Mount St. Helens experiences largest seismic increase since last eruption ended in 2008, US

mount st. helens earthquakes october 1 - 30 2023 data source IRIS

Elevated seismic activity has been observed at Mount St. Helens in the United States since July 15, 2023 — representing the largest short-term increase in earthquake rates since the last eruption ended in 2008. No significant changes have been observed in other monitoring parameters and there are no signs of an imminent eruption.

Mount St. Helens has experienced a noticeable uptick in seismic activity over the past three months, with more than 400 earthquakes located by the Pacific Northwest Seismic Network since July 15. The frequency peaked in late August to early September, recording 40 to 50 earthquakes per week. In recent times, this figure has stabilized at around 30 earthquakes per week. For comparison, the average number of monthly earthquakes since 2008 is approximately 11.

The most substantial earthquake during this period registered at a magnitude of 2.4 on August 27. The depth of these seismic events ranged between 2 km and 6 km (1.2 and 3.7 miles) below sea level, translating to approximately 4 to 8 km (2.5 to 5 miles) below the crater floor. Despite the increased seismicity, no alterations have been observed in ground deformation, volcanic gas, or thermal emissions.

This recent activity marks the most significant short-term increase in earthquake rates at Mount St. Helens since the last eruption ended in 2008. Yet, the volcano remains at a normal Alert Level, and the Aviation Color Code is still Green. Past seismic sequences with even higher event counts occurred in 1988 – 1992, 1995 – 1996, and 1997 – 1999. None of these sequences led to eruptions.

The earthquakes are generally considered to be associated with the pressurization of the magma transport system. This pressurization can be caused by the arrival of additional magma, a process known as recharge. The volcano is fed by magma originating near the base of the crust at depths of about 25 km (~16 miles). This magma then ascends and accumulates in a reservoir situated 4 to 10 km (~2.5 to 6 miles) below sea level. Recharge events can trigger increased stresses that result in earthquakes.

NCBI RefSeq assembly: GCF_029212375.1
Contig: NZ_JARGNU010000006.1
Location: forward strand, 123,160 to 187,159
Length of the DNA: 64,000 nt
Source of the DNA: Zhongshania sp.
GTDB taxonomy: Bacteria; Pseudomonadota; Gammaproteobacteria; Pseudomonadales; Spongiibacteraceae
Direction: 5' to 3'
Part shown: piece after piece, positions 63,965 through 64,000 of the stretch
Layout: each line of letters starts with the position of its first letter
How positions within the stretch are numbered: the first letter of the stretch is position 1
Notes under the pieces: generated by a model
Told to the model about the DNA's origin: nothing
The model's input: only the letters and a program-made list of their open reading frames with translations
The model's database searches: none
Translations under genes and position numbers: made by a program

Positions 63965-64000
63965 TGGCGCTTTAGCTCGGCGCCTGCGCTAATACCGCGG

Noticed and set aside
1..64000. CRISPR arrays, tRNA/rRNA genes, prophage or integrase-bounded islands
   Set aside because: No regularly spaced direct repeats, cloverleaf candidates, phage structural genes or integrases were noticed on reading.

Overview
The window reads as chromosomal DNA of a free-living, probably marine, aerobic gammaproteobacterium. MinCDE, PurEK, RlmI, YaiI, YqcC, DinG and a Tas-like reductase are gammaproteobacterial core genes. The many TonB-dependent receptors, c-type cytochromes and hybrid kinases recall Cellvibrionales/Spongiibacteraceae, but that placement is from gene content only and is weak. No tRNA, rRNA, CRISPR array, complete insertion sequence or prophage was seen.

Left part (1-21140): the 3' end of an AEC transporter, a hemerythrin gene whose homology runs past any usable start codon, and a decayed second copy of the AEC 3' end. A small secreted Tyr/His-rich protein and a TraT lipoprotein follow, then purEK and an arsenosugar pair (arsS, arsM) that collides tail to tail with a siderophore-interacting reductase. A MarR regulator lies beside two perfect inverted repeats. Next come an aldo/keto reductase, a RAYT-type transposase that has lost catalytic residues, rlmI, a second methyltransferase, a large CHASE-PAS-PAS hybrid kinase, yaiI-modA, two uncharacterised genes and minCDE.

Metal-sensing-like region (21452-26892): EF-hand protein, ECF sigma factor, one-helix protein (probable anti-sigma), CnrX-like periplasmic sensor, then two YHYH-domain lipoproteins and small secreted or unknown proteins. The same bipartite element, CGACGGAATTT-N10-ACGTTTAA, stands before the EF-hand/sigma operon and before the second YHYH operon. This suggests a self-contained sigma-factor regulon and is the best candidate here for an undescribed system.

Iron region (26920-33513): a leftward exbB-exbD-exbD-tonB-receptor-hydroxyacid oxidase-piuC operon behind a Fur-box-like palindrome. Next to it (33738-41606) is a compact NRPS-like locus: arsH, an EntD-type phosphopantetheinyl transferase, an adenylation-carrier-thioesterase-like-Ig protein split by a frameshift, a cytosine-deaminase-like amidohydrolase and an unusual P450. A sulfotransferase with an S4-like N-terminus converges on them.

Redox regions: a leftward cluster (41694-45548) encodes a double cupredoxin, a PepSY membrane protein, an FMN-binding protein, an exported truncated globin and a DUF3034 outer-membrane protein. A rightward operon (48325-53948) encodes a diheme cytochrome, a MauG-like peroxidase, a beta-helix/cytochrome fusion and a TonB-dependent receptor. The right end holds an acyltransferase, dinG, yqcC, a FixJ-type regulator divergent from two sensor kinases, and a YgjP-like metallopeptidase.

There have been no significant changes in hazards at Mount St. Helens as a result of this activity.

Mount St. Helens has a complex geological history that spans tens of thousands of years. Prior to its devastating eruption in 1980 (VEI 5), the volcano exhibited a conical shape, earning it the nickname “Fujisan of America.” The 1980 event significantly altered the volcano’s topography by removing the upper 400 m (1 312 feet) of its summit through slope failure. This resulted in a 2 x 3.5 km (1.24 x 2.17 miles) breached crater, which has since been partially filled by a subsequent lava dome.

The volcano has seen nine major eruptive periods, with the earliest starting approximately 40 to 50 000 years ago. Its activity during the Holocene epoch has made it the most active member of the Cascade Range, a mountain range that includes several other volcanoes.

The older edifice of Mount St. Helens was primarily formed through the eruption of tephra, lava domes, and pyroclastic flows. These eruptions took place before 2 200 years ago and contributed to the mountain’s structure, although few lava flows extended beyond its base at that time. The modern edifice consists of a variety of geological materials, including basalt as well as andesitic and dacitic products, originating from both the summit and flank vents.

Eruptions in the 19th century were notably different, originating from the Goat Rocks area on the northern flank of the volcano. These eruptions were among the first to be witnessed by early settlers in the region.


– Monday, October 30, 2023, 22:53 UTC

2 Mount St. Helens – Geological summary – GVP

Featured image credit: TW/SAM, Google (Data source: IRIS)


Commenting rules and guidelines

We value the thoughts and opinions of our readers and welcome healthy discussions on our website. In order to maintain a respectful and positive community, we ask that all commenters follow these rules:

  • Treat others with kindness and respect.
  • Stay on topic and contribute to the conversation in a meaningful way.
  • Do not use abusive or hateful language.
  • Do not spam or promote unrelated products or services.
  • Do not post any personal information or content that is illegal, obscene, or otherwise inappropriate.

We reserve the right to remove any comments that violate these rules. By commenting on our website, you agree to abide by these guidelines. Thank you for helping to create a positive and welcoming environment for all.

Leave a reply

Your email address will not be published. Required fields are marked *